In 1997, he took up a position as a television continuity announcer with BBC TV; his voice was heard on BBC One, BBC Two and BBC Choice. From 1999, he switched to the announcer's booths at UK Gold and BBC World TV.

It was back to radio again in 2001; John became an announcer for the BBC World Service (Education Network). In 2004, he switched to presenting: initially for the English programme for China; and then in 2005, he began presenting the live, daily 'BBC Xtra' English programme, heard on BBC Arabic.

John tells us that he is an enthusiastic pro-European...and Finland lover!

Martin started off in broadcasting as a television announcer with BBC Northern Ireland in the 1960s.

Martin's career profile in detail:
1968 - 1971: BBC One continuity announcer, London.
1971 - 1975: BBC TV presentation promotions assistant producer - trailer production for BBC One and BBC Two programmes. BBC TV directors four week production course.
1976 - 1979: BBC TV presentation promotions producer - as above, but including production of trailers for 'Radio Times', corporate and season campaigns. Programme producer for 'Points Of View'.
1979 - 1980: British America's Cup Challenge (Lionheart) team member.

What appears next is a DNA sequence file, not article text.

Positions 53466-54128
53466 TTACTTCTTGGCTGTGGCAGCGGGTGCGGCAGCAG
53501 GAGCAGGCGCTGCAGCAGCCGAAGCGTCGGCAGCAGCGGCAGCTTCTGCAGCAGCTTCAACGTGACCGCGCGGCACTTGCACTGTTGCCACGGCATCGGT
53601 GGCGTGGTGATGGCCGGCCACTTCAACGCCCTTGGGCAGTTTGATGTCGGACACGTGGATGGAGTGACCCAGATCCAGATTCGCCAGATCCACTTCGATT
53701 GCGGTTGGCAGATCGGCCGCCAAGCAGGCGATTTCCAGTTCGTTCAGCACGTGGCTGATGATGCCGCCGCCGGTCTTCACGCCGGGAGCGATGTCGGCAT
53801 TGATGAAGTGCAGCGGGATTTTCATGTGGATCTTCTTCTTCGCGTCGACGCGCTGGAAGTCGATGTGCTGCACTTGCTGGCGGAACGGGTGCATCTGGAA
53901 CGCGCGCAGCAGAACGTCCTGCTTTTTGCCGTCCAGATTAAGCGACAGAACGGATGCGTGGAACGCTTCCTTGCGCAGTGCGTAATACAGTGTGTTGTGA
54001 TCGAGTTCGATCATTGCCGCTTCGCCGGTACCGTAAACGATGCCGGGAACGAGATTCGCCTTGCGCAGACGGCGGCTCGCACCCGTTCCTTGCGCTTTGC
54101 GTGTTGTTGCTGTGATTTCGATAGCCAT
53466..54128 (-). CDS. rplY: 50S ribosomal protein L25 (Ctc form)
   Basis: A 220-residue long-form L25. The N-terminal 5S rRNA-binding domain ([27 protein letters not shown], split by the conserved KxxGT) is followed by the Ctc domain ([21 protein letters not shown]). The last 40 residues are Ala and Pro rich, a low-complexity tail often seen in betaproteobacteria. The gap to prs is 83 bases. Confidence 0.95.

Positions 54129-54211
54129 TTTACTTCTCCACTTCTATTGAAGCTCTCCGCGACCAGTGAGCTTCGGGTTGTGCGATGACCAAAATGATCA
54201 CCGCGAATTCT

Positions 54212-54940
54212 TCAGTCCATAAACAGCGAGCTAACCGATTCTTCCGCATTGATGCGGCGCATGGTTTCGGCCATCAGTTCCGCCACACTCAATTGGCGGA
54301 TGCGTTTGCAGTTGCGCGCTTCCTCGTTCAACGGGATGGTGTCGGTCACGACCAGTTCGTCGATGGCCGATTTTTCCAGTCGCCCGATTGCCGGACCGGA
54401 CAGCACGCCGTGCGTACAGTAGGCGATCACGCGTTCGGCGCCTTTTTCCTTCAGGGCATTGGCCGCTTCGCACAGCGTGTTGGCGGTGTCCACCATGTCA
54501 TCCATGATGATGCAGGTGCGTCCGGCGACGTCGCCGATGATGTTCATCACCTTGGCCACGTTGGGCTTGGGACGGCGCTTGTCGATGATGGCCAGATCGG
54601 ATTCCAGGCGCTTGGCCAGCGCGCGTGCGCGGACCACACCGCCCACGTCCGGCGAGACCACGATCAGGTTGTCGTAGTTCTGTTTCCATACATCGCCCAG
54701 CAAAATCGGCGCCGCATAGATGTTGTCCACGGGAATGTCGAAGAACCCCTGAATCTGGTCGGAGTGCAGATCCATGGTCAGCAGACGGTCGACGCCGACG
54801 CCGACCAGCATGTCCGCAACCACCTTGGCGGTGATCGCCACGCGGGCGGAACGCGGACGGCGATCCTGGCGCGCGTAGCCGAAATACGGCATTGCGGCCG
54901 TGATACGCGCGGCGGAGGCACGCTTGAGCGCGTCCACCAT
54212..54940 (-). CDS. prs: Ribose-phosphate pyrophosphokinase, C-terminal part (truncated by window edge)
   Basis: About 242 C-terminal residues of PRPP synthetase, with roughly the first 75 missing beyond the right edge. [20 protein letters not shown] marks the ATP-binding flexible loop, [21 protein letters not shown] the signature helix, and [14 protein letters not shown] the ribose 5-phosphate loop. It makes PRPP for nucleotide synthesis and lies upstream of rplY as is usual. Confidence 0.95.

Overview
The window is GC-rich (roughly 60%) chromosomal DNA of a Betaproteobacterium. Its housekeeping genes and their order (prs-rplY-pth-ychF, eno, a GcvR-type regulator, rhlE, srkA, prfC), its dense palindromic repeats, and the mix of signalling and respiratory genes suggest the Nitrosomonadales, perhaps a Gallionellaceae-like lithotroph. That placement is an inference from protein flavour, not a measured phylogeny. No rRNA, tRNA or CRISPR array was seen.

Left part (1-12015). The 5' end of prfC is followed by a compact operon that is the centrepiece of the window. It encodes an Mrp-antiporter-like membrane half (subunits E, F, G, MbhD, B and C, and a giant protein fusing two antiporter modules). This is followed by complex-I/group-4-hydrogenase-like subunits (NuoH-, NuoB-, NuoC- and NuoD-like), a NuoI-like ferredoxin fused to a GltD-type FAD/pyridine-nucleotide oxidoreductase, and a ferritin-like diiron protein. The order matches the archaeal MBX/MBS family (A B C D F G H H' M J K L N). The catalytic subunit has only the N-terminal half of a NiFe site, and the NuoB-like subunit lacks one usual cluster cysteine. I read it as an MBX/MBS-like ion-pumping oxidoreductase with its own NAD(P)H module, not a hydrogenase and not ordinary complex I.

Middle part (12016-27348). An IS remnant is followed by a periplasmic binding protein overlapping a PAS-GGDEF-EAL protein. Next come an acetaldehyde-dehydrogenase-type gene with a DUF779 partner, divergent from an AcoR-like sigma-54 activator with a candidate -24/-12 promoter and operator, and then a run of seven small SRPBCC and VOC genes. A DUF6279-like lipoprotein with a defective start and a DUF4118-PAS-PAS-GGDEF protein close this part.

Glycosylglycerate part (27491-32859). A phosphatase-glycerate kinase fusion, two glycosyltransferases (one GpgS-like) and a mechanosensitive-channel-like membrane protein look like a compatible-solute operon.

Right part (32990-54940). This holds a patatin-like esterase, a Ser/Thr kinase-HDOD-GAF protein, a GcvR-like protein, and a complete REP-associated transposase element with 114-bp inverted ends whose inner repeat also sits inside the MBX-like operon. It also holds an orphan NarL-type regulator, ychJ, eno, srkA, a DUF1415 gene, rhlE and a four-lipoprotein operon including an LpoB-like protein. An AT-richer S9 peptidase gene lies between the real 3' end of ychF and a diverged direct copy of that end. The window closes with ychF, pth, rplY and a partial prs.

1981 - 1984: BBC TV presentation editor. Responsible to the controllers of BBC One and BBC Two for BBC TV output. BBC junior management course.

1984 - 1986: BBC TV senior presentation editor. Overall responsibility to the above for all aspects of BBC TV output, including channel identities and logos, with three teams of presentation editors, assistant editors and network directors. BBC senior management course at Ashridge College, Herts, England.
1986 - 1987: head of presentation, SuperChannel. Set up the presentation team, with overall responsibility for transmission, promotions and programme preparation and operation. Set up children's weekday and weekend programme strands. As deputy director of programmes, responsible for creating the team to combine a variety of children's programmes into single programme strands, 'Hippo' (Monday - Friday) and 'Funbus' (Saturday and Sunday). Cast Gaby Roslin as presenter - her first television show.

1987 - 1992: television production and promotion. Consultant for TVS presentation, working for director of programmes, Alan Boyd; promotions producer, Channel 4 (Olympics, 'Breakfast Show' launch); BSB (Sports Channel launch) and BBC World Service TV presentation and promotions departments, set up programme editing (now called 'versioning'). Executive producer (development) 'The Webbs' - children's animation stories.